Blue carbon is the carbon captured by the world’s oceans and coastal ecosystems. The carbon captured by living organisms in oceans is stored in of biomass and sediments from mangroves, salt marshes, seagrasses and potentially algae.
Restoration of mangrove forests, seagrass meadows, marshes, and kelp forests has been implemented in many countries. These restored ecosystems have the potential to act as carbon sinks. Restored seagrass meadows were found to start sequestering carbon in sediment within about four years. This was the time needed for the meadow to reach sufficient shoot density to cause sediment deposition. Similarly, mangrove plantations in China showed higher sedimentation rates than barren land and lower sedimentation rates than established mangrove forests. This pattern in sedimentation rate is thought to be a function of the plantation’s young age and lower vegetation density.
Algae cultivation by SAFE in coastal Bengal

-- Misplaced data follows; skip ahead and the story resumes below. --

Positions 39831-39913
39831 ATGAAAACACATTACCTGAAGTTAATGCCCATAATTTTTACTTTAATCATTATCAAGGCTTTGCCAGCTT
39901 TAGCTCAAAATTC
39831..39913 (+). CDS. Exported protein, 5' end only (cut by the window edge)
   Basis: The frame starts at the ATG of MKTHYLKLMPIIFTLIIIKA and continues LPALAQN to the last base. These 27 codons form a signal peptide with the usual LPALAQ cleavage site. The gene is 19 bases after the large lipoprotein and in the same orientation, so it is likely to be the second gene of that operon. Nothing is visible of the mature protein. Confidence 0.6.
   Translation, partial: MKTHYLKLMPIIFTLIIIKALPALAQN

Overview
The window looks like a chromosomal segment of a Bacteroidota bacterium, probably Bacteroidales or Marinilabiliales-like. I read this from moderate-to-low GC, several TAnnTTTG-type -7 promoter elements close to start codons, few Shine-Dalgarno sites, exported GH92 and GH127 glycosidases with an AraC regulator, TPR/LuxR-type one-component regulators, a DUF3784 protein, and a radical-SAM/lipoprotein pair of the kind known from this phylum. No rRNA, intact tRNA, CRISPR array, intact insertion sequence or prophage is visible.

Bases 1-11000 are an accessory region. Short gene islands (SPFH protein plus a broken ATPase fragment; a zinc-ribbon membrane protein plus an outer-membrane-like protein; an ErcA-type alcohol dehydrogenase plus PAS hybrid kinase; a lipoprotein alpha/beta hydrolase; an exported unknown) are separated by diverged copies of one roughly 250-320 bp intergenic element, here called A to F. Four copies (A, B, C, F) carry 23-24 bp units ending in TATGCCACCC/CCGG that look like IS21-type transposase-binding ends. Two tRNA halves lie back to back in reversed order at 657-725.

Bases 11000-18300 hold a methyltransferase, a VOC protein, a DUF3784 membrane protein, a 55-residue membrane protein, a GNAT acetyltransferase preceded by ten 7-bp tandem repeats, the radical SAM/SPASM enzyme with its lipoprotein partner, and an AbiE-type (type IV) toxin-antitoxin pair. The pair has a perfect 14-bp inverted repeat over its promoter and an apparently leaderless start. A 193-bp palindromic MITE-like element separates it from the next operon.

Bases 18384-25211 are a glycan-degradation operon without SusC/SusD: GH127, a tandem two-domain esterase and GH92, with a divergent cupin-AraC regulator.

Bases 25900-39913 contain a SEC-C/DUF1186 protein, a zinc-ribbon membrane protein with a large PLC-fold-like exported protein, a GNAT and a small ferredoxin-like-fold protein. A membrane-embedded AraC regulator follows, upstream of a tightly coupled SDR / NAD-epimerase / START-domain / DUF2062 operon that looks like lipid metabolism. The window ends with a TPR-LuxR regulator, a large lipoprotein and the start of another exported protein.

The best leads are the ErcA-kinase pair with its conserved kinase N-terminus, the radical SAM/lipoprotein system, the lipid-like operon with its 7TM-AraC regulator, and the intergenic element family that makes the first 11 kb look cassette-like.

Both macroalgae and microalgae are being investigated as possible means of carbon sequestration. Because algae lack the complex lignin associated with terrestrial plants, the carbon in algae is released into the atmosphere more rapidly than carbon captured on land. Algae have been proposed as a short-term storage pool of carbon that can be used as a feedstock for the production of various biogenic fuels. Microalgae are often put forth as a potential feedstock for carbon-neutral biodiesel and biomethane production due to their high lipid content. Macroalgae, on the other hand, do not have high lipid content and have limited potential as biodiesel feedstock, although they can still be used as feedstock for other biofuel generation. Macroalgae have also been investigated as a feedstock for the production of biochar. The biochar produced from macroalgae is higher in agriculturally important nutrients than biochar produced from terrestrial sources. Another novel approach to carbon capture which utilizes algae is the Bicarbonate-based Integrated Carbon Capture and Algae Production Systems (BICCAPS) developed by a collaboration between Washington State University in the United States and Dalian Ocean University in China. Many cyanobacteria, microalgae, and macroalgae species can utilizecarbonate as a carbon source for photosynthesis. In the BICCAPS, alkaliphilic microalgae utilize carbon captured from flue gases in the form of bicarbonate. In South Korea, macroalgae have been utilized as part of a climate change mitigation program. The country has established the Coastal CO2 Removal Belt (CCRB) which is composed of artificial and natural ecosystems. The goal is to capture carbon using large areas of kelp forest.